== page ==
Spotlyte: You don’t exactly have a typical work week. Walk us through it.

Dr. Tiffany Jow Libby: My week is sort of broken up. I have Monday mornings off. I typically get up at 7 a.m. and I get the kids ready. I take them to school, or camp in the summer, and spend my morning with them. I love that I get to start my week that way. Then, I go to the office in the city around 12 p.m. and I'm usually there until 6 p.m. I do a good split between general and cosmetic dermatology. So, it’s everything from whole body skin exams and acne patients to injectable wrinkle reducers, fillers, and lasers. I love the mix of that day. It's very fast-paced, and I find that I'm pretty exhausted by the end of that day.

[Editor’s note: Injectable wrinkle reducers temporarily smooth the look of moderate to severe wrinkles in certain areas of the face, including the forehead, frown lines, and crow’s feet; they should not be used more frequently than every three months. Injectable filler is a temporary treatment that adds volume to areas of the face such as the lips, cheeks, and laugh lines. Like any medical treatment, both injectable wrinkle reducers and injectable fillers have potential risks and side effects. Talk to a licensed provider to see if they’re right for you. And learn more now by chatting with a trained aesthetic specialist.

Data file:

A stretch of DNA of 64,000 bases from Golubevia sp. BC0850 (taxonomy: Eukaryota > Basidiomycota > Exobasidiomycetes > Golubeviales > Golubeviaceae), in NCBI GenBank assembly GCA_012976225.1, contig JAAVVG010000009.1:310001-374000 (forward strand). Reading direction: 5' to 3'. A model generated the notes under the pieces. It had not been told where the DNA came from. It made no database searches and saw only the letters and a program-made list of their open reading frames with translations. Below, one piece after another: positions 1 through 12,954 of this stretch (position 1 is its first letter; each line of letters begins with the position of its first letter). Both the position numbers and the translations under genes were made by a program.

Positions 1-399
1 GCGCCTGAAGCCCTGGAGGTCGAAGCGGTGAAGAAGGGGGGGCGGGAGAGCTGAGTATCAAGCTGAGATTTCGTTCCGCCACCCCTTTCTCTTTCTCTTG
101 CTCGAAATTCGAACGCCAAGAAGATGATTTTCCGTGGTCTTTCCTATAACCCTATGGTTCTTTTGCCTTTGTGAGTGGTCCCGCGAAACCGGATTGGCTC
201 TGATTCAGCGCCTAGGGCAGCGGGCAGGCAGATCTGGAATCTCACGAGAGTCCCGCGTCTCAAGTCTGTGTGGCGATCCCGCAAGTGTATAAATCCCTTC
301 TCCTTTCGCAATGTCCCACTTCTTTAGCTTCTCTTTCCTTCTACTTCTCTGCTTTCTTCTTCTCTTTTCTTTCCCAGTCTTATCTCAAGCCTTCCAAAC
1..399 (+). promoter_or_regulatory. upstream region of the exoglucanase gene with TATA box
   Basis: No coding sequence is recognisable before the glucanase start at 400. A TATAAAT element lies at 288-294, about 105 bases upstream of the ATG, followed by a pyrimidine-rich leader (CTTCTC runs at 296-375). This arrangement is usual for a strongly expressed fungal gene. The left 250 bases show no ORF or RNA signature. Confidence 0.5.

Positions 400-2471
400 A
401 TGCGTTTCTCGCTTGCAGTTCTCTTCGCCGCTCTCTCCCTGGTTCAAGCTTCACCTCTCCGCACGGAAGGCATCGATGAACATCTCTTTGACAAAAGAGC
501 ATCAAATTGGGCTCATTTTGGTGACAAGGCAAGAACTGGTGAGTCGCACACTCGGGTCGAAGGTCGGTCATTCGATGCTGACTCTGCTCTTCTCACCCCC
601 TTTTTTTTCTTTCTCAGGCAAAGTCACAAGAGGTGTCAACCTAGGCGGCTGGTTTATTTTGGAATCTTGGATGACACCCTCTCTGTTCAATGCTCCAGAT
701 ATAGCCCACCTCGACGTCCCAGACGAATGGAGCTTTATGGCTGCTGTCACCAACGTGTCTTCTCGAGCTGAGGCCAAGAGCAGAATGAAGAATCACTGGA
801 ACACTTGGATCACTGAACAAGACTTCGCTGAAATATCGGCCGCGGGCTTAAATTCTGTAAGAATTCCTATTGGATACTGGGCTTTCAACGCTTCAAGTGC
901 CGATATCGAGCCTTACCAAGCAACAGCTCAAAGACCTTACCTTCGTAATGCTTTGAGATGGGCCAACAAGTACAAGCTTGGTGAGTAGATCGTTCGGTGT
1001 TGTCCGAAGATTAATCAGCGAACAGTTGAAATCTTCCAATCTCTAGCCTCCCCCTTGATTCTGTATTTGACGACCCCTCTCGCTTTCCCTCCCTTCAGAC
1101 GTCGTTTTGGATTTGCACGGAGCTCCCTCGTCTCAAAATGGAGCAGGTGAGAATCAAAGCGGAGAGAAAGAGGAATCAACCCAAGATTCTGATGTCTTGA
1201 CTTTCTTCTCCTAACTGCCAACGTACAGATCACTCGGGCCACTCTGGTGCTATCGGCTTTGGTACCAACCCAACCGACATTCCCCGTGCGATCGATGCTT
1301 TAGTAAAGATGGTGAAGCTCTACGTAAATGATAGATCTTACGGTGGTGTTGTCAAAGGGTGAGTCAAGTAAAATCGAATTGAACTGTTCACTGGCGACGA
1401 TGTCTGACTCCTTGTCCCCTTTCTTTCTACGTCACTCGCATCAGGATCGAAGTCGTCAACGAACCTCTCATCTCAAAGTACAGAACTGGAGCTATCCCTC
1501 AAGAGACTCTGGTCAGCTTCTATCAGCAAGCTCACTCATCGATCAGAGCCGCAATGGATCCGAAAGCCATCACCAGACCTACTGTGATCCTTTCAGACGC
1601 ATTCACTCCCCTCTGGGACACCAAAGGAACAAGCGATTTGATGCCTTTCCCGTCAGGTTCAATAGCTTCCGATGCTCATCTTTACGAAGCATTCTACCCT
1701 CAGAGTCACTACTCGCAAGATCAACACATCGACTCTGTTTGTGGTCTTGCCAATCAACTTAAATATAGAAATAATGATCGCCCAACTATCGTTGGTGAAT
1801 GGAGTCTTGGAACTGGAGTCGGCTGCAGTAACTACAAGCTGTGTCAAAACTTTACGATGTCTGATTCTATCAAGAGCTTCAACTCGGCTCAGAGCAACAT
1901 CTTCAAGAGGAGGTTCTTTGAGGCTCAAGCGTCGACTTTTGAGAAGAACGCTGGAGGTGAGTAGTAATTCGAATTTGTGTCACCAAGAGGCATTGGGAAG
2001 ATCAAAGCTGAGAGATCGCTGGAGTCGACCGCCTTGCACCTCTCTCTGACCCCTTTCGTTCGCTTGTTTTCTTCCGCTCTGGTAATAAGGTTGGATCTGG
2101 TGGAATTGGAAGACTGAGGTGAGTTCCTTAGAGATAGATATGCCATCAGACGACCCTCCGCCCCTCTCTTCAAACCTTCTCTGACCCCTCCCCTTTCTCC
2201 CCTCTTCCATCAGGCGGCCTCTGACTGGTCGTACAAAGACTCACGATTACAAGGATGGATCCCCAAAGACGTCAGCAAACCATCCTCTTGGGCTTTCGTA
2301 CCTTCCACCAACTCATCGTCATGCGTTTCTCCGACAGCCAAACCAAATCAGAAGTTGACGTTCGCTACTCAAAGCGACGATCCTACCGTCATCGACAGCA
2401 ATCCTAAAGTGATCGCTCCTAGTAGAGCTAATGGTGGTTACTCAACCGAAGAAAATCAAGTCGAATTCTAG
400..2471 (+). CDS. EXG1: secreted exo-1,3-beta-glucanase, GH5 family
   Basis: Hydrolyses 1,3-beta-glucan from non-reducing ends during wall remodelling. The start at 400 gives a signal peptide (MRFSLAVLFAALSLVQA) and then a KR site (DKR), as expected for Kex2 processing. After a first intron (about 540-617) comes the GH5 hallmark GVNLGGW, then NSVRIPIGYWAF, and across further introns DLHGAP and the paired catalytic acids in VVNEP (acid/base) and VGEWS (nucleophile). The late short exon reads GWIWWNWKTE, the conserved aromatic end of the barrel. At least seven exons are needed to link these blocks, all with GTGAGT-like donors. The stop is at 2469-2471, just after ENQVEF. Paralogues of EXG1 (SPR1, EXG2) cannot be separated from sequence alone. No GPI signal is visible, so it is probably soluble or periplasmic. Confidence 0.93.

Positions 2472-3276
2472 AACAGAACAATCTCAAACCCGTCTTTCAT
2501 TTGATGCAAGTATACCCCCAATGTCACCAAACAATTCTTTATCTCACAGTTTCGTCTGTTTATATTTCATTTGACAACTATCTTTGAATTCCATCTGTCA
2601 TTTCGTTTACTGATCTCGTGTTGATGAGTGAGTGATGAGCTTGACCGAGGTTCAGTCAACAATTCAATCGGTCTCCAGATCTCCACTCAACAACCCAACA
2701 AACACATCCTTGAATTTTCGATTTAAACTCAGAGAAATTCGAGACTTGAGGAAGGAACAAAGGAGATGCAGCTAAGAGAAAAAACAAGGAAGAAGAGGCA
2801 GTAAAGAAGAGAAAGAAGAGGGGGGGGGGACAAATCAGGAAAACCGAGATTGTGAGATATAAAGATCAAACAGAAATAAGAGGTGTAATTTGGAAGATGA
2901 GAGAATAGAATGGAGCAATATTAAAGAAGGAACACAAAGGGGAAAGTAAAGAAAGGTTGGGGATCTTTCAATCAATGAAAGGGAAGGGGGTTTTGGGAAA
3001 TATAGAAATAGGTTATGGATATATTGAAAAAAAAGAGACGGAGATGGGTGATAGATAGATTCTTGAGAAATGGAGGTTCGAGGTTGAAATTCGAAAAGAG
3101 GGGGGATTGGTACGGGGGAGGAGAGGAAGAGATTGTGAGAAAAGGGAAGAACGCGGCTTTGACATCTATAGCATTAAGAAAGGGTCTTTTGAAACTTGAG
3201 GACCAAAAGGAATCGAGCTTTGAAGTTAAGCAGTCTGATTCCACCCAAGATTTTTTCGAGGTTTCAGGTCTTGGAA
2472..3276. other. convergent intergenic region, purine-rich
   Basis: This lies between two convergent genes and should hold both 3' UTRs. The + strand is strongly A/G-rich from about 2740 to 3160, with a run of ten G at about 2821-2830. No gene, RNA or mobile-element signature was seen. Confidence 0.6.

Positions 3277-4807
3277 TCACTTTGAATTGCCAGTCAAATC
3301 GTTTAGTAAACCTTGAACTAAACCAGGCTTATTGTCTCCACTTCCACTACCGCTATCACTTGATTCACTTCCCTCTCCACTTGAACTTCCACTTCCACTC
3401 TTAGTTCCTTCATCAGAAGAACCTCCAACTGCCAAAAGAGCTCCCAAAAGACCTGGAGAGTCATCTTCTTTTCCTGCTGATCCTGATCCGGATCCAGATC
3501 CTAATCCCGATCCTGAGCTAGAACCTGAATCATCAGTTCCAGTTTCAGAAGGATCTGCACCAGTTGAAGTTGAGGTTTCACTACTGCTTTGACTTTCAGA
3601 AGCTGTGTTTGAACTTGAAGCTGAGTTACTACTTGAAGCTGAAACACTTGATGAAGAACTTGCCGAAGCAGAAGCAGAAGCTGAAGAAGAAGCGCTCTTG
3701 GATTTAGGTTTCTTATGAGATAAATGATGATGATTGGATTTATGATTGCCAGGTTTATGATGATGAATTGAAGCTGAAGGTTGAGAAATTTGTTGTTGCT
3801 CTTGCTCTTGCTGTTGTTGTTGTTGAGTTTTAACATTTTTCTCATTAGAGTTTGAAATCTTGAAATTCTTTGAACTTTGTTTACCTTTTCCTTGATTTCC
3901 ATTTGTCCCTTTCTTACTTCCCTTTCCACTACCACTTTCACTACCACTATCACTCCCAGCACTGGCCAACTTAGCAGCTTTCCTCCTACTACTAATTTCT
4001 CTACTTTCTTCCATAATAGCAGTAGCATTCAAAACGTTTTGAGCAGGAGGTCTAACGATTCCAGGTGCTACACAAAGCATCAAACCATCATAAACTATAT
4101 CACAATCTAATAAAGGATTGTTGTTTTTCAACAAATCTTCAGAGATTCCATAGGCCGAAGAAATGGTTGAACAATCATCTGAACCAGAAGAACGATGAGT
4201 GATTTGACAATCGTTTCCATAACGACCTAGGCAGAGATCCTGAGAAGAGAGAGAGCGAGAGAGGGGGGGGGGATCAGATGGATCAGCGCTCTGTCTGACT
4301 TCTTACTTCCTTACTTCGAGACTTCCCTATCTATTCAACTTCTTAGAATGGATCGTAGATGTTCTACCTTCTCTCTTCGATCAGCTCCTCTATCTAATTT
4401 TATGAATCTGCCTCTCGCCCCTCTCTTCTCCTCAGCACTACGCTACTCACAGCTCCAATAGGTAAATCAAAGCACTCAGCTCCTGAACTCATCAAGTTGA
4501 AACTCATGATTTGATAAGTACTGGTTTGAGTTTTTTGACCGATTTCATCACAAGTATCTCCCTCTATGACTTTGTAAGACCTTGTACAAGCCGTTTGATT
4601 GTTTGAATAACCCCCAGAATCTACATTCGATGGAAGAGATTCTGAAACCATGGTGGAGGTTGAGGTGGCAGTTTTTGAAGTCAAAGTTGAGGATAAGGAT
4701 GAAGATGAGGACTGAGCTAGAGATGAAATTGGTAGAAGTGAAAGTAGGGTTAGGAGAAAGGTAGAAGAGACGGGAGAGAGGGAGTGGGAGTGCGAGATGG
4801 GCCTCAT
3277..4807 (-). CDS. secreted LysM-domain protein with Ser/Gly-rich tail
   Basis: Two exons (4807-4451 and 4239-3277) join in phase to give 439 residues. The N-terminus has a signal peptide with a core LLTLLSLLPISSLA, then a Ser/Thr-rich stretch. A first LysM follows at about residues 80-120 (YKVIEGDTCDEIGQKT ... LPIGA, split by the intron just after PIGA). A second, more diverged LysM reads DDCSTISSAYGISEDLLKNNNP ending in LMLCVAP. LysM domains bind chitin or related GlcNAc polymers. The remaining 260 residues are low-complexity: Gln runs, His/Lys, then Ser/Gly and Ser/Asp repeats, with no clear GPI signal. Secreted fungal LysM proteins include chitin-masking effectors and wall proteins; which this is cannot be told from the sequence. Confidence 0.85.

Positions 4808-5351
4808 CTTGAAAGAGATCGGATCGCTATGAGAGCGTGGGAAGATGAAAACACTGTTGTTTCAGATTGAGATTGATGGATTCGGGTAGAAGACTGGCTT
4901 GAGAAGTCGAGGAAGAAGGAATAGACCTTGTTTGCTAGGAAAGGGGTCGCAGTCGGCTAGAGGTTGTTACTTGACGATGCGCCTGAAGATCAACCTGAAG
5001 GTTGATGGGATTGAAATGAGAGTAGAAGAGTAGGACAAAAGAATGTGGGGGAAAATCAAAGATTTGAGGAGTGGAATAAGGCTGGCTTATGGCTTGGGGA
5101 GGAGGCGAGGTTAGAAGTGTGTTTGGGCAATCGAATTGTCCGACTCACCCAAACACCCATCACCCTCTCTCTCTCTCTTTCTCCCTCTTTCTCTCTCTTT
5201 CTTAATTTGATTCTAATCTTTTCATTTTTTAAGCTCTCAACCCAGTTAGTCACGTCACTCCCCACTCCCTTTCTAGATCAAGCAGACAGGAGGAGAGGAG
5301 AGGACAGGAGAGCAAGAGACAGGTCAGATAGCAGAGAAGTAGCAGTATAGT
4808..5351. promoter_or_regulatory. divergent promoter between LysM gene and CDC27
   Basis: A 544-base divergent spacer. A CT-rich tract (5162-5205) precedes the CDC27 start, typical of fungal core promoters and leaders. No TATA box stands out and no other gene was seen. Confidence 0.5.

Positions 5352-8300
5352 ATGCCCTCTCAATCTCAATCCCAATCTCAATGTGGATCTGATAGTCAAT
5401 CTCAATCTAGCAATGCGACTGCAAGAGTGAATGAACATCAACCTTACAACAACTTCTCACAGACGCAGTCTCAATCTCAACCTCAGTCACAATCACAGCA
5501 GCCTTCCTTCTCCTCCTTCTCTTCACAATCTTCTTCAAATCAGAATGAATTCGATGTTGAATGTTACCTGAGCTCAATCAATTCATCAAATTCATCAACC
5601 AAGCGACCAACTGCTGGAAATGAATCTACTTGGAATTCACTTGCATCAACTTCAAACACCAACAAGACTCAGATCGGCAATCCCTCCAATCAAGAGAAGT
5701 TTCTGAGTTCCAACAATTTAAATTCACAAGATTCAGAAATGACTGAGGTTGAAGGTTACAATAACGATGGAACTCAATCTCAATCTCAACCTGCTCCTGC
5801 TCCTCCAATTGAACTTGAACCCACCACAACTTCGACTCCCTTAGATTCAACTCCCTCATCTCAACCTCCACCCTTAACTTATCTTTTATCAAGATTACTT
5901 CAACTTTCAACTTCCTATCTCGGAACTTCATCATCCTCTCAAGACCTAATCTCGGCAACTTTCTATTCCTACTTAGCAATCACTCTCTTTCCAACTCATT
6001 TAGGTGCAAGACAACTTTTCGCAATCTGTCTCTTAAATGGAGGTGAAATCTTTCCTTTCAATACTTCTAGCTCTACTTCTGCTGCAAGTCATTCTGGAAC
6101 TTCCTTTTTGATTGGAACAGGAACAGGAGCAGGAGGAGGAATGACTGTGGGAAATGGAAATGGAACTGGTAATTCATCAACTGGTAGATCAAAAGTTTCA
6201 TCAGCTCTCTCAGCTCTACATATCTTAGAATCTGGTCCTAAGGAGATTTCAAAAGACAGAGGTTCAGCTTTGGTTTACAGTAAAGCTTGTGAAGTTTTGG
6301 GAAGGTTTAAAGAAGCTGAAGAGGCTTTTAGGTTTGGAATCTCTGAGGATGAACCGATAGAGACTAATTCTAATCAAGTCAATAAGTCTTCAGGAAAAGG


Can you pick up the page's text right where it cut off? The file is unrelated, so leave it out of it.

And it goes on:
Spotlyte: How many patients do you typically see a day? And, what percentage of your patients come to you for injectables versus medical skin requests? 

TL: It's really jampacked. I see around 30 to 40 patients, and it’s about 60 percent medical and 40 percent [injectables]. Monday is not as popular [of a day] for [injectables]. And, because I'm only there once a week, most of my patients who come to me for [injectables] are people that have been coming to me for years. 

Spotlyte: Tell us about your work at Brown University.

TL: I joined the faculty at Brown as a Mohs surgeon, and I have about 10 cases a day. I spend Tuesday through Thursday up there, which is hard to be away from the kids, but thankfully, I have my Fridays off. I get back home [on Thursday], I finish by midday and I'm home in the afternoon, so it's almost two-and-a-half days up there. 

For me, it's a really good balance. I got a lot of judgment at first, people were saying, “Why are you doing this? It’s crazy that you want to be away from your kids.” No — this met everything that I wanted in terms of my career.